Terrorists and Drug Dealers

I missed the Veterans Forum held at SUNY IT last night. A few Mike Arcuri volunteers and I spent the evening at the last night of Jazz Fest in Utica. As much as watching political debate and dialogue is a very fun way to spend an evening, I couldn't complain about spending an evening with fellow Democrats, listening to great music (if you ever get a chance to listen to Blue Streak with Al Nathan, don't miss it!), eating great Japanese food the Geisha, and be outdoors on a beautiful warm night.

But, Utica Insider (not to be confused with other insiders) did get to the debate and posted his/her comments here. From the description there, it sounds like a replay of the first debate.

I wrote earlier about Terror Plot: England, and today, District Court Judge Anna Diggs Taylor agreed with many of us that Shrub's Invation of Privacy Program is indeed unconstitutional.

Only someone with criminal activity in mind opposes law enforcement's tool of surveillance and wiretapping. Like any other tool, it can be used to create or to destroy. Used well, criminals get put away. Used poorly, it gets those criminals back out on the streets among us. That's why there's a judge in the process.

As a Counselor, I was required to tell clients that though what they told me was for the most part protected and confidential, there were times that I could break confidentiality. When someone was at risk of being hurt, I could tell. The other instance I had to tell (usually) was when someone handed me a subpoena. But I'd offer and have the reassurance that I would be ordered to talk publicly about private issues only after a judge reviewed the need for breaching privacy.

That was the safe use of a tool. There was a level of protection that ensured as best as it could that the tool was being used correctly. Oversight. Checks and Balances. Radical notions, but as American as the Constitution.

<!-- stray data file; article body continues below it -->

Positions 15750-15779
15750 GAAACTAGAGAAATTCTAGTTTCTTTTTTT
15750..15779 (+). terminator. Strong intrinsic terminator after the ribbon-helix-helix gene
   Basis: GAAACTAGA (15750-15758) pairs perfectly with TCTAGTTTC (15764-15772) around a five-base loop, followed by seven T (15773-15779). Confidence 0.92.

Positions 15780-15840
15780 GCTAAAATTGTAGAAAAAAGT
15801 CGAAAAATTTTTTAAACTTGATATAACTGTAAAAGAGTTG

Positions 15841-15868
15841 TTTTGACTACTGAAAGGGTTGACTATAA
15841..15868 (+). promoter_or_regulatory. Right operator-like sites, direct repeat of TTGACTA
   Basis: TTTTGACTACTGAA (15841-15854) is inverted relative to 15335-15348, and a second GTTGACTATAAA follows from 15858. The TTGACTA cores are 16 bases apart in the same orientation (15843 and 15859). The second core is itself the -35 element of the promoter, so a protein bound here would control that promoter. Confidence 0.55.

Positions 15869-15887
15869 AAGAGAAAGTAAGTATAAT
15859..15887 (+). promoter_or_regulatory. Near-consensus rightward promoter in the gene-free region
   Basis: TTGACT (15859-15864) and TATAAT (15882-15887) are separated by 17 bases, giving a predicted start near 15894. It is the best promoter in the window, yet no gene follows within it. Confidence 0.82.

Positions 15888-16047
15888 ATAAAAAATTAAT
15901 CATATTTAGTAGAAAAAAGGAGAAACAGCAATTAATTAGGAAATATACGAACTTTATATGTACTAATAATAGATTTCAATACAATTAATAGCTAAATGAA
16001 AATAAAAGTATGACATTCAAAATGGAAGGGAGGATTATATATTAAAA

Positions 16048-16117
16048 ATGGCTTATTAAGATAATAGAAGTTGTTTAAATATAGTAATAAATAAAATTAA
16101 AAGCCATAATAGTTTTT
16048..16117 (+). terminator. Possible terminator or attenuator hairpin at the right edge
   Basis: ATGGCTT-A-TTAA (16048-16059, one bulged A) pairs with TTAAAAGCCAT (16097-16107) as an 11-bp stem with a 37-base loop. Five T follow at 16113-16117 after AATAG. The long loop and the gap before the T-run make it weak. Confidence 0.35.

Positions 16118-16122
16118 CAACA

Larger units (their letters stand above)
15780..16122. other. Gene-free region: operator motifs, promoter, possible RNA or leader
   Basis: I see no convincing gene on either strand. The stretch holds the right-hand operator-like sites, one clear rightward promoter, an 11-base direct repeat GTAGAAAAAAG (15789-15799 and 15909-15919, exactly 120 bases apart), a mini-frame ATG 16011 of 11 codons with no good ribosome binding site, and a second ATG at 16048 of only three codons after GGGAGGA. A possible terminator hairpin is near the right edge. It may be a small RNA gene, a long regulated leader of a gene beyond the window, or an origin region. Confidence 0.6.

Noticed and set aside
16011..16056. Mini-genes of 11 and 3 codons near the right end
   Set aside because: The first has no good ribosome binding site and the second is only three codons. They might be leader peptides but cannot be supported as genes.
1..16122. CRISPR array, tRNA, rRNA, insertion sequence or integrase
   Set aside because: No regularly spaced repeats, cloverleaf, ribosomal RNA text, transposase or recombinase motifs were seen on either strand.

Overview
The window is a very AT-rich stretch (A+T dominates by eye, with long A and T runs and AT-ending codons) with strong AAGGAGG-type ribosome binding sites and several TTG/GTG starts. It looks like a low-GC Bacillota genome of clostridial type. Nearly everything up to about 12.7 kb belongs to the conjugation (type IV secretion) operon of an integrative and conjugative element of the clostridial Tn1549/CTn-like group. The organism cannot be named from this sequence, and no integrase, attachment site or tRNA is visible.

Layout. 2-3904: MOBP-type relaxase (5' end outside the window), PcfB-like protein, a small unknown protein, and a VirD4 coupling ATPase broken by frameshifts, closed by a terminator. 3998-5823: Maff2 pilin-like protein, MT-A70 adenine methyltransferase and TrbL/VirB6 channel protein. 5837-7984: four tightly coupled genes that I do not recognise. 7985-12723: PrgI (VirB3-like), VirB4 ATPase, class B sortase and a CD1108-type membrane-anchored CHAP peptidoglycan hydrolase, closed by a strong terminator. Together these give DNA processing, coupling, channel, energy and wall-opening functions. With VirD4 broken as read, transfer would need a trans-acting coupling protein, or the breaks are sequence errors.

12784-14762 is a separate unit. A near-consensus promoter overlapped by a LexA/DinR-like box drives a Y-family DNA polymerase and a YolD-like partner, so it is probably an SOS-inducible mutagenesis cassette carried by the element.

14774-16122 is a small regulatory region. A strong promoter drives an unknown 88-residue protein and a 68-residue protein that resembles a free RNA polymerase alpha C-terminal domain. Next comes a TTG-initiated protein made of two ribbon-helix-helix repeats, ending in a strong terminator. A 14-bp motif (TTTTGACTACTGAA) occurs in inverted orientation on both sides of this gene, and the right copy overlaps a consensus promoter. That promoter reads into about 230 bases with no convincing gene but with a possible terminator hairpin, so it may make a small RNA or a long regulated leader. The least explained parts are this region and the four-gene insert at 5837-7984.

Ray Meier, at the first debate, said that there was a difference between drug pushers and terrorists. Hey, it's your team, Ray, that's calling it a War on Terror... not War on Only Some Levels of Terror That Changes Depending on What We Want to Scare People With Today.

Yes, there is a difference. But England stopped the potential threat with many of the same tools that the Drug Raid in Oneida County stopped the drugs and pushers. And the good guys stayed on the Good Side.

We can't fight our fears by becoming them. We can't fight evil be becoming evil.


Anonymous said...

I think there's a huge difference. War on Drugs is war on something tangible. You recognize drugs when you see them and they aren't tied to your emotions and personal vendettas. "War on terror" is used a lot. It is a war on an idea or a feeling. It has no specific target, is tied to religion, politics and philosophy and can therefore not be won. Actually one thing America's War On's all have in common is they are never winnable because the "enemy" is always reproduced indefinitely. It's like having a war on dirt. You can never win it. Maybe that's the idea. "Terror" is a feeling. It means severe fear. How on earth can you shoot at and win a war on all fear? So the whole concept of this war is touchy feely. If we call it "war on terrorism", it is just as hazey. If somebody agrees with me, they are a peacemaker. If they disagree with me, they are a terrorist. Basically the entire concept is designed to keep people in fear at all times, without knowing exactly what to fear. Machiavelli isn't lacking among this bunch. The other thing all our War On's have in common is people make lots of money participating in the "war".

maimun said...

I agree with what you said about the goals of the War on Terror. It is unwinable and will continue forever because there is always something that will cause terror.

But fighting common criminals (someone else figure out how to define that one!) or fanatic terrorists still involves legal, logical and fair law enforcement techniques. Otherwise, we're no different than what we say we want to fight.